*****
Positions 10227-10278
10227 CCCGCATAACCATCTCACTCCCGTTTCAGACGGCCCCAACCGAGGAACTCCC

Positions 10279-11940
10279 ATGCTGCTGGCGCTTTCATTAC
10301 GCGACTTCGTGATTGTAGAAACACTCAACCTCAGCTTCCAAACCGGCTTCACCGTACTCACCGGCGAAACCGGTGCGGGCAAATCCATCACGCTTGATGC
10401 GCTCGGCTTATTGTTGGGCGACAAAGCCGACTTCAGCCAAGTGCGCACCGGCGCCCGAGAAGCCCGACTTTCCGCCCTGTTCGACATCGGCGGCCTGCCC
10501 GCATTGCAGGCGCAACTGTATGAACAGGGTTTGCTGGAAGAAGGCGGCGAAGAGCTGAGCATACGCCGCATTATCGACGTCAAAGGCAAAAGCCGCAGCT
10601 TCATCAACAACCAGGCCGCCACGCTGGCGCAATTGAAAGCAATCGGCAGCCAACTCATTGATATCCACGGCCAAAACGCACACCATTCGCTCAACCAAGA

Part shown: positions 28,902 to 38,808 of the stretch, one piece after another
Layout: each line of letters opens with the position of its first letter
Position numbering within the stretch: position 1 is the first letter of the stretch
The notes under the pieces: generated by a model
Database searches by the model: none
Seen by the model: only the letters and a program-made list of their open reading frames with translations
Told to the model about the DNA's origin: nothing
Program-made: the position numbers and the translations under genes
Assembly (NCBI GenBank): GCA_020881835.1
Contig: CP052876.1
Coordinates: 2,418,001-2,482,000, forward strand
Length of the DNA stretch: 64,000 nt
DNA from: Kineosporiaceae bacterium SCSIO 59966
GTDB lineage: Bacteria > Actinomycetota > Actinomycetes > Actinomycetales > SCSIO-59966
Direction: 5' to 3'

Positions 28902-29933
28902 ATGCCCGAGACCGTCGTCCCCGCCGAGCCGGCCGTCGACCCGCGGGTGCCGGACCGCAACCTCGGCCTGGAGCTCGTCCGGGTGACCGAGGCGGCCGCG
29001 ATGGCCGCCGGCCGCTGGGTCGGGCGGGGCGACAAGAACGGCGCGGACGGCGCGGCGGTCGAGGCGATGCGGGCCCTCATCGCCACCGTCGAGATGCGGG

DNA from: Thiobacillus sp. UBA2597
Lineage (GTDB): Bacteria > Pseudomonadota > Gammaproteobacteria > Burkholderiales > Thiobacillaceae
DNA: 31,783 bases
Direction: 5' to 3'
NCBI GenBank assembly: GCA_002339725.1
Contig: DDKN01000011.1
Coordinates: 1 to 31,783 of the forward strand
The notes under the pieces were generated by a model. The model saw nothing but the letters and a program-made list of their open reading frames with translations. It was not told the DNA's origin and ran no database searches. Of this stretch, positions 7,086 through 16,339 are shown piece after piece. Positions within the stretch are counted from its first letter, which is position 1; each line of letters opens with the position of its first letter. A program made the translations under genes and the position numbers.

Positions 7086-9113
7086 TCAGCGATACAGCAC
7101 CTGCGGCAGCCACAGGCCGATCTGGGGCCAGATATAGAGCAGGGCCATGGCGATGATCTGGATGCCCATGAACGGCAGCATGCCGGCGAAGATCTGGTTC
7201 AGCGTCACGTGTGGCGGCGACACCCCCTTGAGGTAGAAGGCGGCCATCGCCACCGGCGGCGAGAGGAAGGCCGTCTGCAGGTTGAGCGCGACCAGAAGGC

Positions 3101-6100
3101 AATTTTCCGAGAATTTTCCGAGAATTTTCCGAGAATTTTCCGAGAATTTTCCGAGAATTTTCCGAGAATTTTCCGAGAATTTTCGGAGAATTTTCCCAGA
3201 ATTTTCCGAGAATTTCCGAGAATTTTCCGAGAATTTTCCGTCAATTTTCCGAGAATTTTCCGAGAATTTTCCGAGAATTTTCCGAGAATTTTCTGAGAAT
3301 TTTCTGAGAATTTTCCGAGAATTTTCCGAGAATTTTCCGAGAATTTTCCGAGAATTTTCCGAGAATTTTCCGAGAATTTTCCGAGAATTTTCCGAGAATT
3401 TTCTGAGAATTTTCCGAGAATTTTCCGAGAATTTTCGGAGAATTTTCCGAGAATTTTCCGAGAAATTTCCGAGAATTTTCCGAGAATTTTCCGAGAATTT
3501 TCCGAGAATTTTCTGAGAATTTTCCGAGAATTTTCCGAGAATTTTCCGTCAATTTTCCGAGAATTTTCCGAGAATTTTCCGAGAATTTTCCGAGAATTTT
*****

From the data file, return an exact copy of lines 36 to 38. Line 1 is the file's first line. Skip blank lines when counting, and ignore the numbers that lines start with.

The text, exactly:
7086 TCAGCGATACAGCAC
7101 CTGCGGCAGCCACAGGCCGATCTGGGGCCAGATATAGAGCAGGGCCATGGCGATGATCTGGATGCCCATGAACGGCAGCATGCCGGCGAAGATCTGGTTC
7201 AGCGTCACGTGTGGCGGCGACACCCCCTTGAGGTAGAAGGCGGCCATCGCCACCGGCGGCGAGAGGAAGGCCGTCTGCAGGTTGAGCGCGACCAGAAGGC